Solid futuristic house design located in Australia
Australian company Charles Wright Architects uses a mix of precast and in-situ concrete to build a house that can withstand the strongest hurricanes in northern Queensland.
The two-storey residence hangs on the edge of a lake in a rainforest area on the beach
The rainforest area is prone to tropical cyclones at the top end of the meteorological scales. The bulky cantilevered volumes are not only strong enough to withstand these cyclones, but also to prevent the ingress of water during accompanying flooding.
The building can withstand the strongest hurricanes in northern Queensland
Charles Wright's architects designed the building to be self-contained and self-contained. The solar panels on the roof generate electricity, while a 250,000-liter water system lets residents benefit from rainwater and greywater recycling technologies.
"The goal was not just to produce a technical result," the architects explain, "but to create a building that largely utilizes natural amenities and reintroduces the surrounding native wetland environment."
The house provides a climate-neutral solution for an environmentally sensitive location on the edge of the FNQ beach rainforest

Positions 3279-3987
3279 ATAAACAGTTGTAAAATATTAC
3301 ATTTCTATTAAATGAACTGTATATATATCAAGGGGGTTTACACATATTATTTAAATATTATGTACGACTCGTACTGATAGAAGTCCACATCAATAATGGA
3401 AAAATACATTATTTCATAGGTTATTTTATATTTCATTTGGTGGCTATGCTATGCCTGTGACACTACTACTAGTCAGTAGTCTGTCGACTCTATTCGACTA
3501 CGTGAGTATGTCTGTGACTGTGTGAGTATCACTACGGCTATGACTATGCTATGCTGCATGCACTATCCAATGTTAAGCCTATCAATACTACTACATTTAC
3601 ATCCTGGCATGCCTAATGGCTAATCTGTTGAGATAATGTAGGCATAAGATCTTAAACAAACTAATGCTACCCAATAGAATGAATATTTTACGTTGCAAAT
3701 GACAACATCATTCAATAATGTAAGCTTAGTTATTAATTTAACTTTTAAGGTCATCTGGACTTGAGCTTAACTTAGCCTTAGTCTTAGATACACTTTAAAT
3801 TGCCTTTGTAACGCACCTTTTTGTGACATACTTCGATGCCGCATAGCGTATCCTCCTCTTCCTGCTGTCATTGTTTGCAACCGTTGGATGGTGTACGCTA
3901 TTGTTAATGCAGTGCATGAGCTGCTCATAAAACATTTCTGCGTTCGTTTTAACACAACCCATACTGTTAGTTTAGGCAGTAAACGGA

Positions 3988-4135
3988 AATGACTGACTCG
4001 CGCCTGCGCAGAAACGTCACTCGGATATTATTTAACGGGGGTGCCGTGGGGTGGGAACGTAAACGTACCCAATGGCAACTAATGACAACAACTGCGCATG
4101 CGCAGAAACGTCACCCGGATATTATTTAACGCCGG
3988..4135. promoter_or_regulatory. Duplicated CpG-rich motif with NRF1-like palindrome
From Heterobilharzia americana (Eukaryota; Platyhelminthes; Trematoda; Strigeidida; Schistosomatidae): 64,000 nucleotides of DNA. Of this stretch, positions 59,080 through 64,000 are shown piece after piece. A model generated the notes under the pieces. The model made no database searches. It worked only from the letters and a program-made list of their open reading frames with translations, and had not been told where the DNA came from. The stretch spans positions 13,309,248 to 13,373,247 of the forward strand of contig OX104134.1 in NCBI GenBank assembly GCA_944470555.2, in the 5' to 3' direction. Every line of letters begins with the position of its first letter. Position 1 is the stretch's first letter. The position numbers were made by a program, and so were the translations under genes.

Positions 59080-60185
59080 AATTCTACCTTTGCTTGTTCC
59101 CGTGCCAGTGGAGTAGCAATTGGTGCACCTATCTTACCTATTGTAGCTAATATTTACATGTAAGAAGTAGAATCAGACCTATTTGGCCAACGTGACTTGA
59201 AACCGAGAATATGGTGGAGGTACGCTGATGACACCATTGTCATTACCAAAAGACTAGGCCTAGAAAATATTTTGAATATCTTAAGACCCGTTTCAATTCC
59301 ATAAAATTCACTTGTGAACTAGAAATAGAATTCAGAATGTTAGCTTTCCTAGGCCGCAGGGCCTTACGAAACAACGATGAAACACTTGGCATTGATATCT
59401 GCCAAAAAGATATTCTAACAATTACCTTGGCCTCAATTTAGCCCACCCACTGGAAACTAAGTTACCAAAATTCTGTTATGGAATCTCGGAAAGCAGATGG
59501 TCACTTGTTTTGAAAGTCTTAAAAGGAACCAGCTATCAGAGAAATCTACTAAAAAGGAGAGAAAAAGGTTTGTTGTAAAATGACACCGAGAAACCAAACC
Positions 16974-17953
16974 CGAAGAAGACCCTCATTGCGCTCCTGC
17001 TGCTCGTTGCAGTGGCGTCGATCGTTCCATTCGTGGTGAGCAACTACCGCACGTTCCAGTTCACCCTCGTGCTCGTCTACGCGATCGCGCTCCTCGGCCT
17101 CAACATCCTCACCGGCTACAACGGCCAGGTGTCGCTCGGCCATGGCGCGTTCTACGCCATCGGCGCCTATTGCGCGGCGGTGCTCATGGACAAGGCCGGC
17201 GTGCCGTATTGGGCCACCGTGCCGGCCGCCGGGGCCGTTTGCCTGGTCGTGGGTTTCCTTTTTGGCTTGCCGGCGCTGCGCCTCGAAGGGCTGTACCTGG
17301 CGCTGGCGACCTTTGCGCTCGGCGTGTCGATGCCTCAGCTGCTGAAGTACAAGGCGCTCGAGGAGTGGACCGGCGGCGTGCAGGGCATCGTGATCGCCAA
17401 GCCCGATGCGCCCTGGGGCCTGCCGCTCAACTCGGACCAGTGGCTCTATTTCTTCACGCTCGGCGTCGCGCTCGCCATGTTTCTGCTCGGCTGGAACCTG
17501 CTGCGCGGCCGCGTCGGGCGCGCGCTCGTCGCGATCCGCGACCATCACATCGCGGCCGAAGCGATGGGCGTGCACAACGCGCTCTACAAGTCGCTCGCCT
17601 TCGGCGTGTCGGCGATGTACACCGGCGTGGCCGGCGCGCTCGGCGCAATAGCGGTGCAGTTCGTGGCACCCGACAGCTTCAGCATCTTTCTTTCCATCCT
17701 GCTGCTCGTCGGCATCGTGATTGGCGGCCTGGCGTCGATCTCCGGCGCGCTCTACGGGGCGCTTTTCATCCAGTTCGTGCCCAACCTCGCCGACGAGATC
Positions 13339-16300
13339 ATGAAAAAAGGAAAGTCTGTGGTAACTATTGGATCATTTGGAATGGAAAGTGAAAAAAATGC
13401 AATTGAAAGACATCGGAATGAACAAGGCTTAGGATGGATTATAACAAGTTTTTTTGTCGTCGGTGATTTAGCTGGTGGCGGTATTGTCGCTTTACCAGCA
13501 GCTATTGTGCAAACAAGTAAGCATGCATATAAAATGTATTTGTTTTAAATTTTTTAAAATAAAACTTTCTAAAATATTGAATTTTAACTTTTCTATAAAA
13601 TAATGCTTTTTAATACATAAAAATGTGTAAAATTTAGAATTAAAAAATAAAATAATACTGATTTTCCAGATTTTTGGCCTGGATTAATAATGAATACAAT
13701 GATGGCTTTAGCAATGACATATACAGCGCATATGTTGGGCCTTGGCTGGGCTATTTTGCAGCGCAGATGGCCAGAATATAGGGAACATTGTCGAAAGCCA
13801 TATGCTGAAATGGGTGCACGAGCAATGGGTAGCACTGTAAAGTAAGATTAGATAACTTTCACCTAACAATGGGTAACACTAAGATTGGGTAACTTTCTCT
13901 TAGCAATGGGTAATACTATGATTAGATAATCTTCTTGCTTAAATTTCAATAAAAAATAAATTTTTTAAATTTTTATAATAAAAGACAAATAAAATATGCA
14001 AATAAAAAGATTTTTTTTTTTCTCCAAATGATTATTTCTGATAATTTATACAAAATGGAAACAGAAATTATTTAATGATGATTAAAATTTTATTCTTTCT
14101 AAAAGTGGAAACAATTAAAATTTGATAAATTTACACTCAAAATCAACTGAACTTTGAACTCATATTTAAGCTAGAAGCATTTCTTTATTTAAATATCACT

The building is named Stamp House and has a beautified exterior made with a grid of circular pits that go over the walls and roof.
The entrance to the building is on the top floor
The entrance to the building is reached by a passage - a long bridge over the water. Inside, a large main living room offers several sitting areas, has a kitchen, a dining room and a gym. The bedrooms are located in the wings.
The concrete was developed and insulated the built-in paneled sunroof to provide a steady, cooler and more comfortable annual ambient temperature
Here is more information from Charles Wright Architects:
CWA was approached by the project client to deliver a climate-neutral solution to an environmentally sensitive location on the edge of the FNQ Strand Rainforest. The goal was not just to create a technical result, but to build a building that largely utilizes natural amenities. The building has a constructed water ecosystem, which was the result of long cooperation with National Parks, Environmental Agencies, State and Local Government.
The design uses massive outriggers to mitigate the effects of possible floods and "King tide" flooding with cyclone activity. The project was developed to withstand solid and intense cyclones.
The design is made in an innovative combination of prefabricated concrete on the square